The deepest meaning of this devotion to God's love is revealed solely through a more attentive consideration of its contribution not only to the knowledge, but also and especially to the personal experience of this love in trusting dedication to its service (cf. ibid., n. 62). It is obvious that experience and knowledge cannot be separated: the one refers to the other. Moreover, it is essential to emphasize that true knowledge of God's love is only possible in the context of an attitude of humble prayer and generous availability. Starting with this interior attitude, one sees that the gaze fixed upon his side, pierced by the spear, is transformed into silent adoration. Gazing at the Lord's pierced side, from which "blood and water" flowed (cf. Jn 19: 34), helps us to recognize the manifold gifts of grace that derive from it (cf. Haurietis Aquas, nn. 34-41) and opens us to all other forms of Christian worship embraced by the devotion to the Heart of Jesus.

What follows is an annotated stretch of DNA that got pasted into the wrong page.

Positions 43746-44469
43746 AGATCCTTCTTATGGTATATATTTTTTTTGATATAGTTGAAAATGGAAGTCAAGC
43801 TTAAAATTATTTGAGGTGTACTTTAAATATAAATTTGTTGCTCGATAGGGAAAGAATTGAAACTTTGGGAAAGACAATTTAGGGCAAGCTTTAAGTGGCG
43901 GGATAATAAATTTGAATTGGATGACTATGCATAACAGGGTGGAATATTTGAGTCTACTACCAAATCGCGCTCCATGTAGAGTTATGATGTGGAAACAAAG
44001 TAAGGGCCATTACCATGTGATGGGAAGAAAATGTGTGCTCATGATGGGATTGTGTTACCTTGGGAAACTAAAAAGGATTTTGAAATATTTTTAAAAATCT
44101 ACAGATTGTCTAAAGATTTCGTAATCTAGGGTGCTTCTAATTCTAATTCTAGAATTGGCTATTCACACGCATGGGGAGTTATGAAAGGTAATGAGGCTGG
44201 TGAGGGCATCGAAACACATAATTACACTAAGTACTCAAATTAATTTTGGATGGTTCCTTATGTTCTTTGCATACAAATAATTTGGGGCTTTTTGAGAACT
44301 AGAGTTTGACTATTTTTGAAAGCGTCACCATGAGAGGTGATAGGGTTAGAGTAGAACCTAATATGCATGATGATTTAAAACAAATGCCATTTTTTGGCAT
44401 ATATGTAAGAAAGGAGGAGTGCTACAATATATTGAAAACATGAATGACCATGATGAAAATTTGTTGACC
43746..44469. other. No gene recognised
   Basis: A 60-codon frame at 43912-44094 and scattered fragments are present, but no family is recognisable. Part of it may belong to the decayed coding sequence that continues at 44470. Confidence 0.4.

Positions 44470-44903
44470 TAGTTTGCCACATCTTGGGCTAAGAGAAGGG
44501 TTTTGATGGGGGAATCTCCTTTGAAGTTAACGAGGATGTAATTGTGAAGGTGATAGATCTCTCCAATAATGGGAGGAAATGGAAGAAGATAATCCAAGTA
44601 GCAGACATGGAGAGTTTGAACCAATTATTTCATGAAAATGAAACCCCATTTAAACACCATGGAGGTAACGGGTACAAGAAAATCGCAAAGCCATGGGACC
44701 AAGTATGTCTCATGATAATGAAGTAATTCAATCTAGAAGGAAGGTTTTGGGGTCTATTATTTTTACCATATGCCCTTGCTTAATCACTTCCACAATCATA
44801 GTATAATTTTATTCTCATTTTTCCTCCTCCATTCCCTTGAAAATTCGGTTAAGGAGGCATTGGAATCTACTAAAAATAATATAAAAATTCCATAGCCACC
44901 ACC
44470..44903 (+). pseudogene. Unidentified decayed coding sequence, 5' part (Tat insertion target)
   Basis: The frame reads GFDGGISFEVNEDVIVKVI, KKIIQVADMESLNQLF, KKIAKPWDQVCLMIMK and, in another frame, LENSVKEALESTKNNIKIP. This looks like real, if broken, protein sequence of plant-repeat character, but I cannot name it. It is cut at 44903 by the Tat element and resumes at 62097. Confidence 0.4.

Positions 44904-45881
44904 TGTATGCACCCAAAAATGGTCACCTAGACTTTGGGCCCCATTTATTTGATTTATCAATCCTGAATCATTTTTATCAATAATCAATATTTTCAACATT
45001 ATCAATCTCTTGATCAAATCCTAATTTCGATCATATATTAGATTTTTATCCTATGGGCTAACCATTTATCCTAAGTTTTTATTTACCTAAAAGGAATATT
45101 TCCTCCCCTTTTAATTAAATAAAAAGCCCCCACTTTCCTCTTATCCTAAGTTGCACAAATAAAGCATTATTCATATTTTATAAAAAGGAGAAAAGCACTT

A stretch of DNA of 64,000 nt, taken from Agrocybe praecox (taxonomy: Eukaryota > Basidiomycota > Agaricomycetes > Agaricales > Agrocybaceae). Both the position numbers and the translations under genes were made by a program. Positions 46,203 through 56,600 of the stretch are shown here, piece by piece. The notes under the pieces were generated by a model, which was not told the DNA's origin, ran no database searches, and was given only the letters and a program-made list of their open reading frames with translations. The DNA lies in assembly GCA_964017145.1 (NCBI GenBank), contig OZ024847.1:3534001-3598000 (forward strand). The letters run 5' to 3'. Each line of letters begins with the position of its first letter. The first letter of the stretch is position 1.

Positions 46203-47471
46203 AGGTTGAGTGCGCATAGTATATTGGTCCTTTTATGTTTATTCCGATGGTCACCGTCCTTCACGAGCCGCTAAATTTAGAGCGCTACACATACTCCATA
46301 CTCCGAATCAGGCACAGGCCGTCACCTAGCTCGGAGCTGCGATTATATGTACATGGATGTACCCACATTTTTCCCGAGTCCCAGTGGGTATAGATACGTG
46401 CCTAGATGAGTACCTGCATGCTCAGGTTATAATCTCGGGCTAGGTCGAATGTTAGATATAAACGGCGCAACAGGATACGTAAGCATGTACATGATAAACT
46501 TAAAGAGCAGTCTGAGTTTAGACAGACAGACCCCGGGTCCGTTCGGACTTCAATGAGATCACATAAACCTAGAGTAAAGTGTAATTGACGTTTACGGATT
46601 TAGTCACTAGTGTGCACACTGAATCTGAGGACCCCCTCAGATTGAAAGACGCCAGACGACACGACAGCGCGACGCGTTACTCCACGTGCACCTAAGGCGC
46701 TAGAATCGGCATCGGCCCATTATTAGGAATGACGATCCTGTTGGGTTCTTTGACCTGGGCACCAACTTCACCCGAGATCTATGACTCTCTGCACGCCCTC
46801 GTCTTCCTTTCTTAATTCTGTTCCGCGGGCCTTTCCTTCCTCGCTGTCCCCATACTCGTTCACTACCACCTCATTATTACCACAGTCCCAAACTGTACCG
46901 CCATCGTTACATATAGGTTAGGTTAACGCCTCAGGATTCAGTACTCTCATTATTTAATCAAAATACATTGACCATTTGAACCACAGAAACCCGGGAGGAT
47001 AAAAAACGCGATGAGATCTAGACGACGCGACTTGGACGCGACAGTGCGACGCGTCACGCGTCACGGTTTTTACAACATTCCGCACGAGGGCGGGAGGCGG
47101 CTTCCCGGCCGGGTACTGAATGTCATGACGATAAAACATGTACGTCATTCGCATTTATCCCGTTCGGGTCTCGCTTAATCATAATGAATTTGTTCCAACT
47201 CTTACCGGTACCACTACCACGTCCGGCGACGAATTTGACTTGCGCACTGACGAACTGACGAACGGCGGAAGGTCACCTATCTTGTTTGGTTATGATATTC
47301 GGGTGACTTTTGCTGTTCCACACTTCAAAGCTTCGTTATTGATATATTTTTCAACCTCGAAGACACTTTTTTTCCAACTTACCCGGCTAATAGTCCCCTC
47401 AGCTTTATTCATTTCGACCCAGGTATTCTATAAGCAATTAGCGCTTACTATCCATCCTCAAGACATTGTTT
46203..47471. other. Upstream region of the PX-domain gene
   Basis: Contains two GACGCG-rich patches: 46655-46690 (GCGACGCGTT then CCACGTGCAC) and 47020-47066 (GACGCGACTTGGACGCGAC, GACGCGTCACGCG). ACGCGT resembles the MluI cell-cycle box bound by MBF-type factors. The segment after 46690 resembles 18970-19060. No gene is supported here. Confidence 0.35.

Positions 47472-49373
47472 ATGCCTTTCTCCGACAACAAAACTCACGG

Faith, understood as a fruit of the experience of God's love, is a grace, a gift of God. Yet human beings will only be able to experience faith as a grace to the extent that they accept it within themselves as a gift on which they seek to live. Devotion to the love of God, to which the Encyclical Haurietis Aquas invited the faithful (cf. n. 72), must help us never to forget that he willingly took this suffering upon himself "for us", "for me". When we practise this devotion, not only do we recognize God's love with gratitude but we continue to open ourselves to this love so that our lives are ever more closely patterned upon it. God, who poured out his love "into our hearts through the Holy Spirit who has been given to us" (cf. Rom 5: 5), invites us tirelessly to accept his love. The main aim of the invitation to give ourselves entirely to the saving love of Christ and to consecrate ourselves to it (cf. Haurietis Aquas, n. 4) is, consequently, to bring about our relationship with God. This explains why the devotion, which is totally oriented to the love of God who sacrificed himself for us, has an irreplaceable importance for our faith and for our life in love.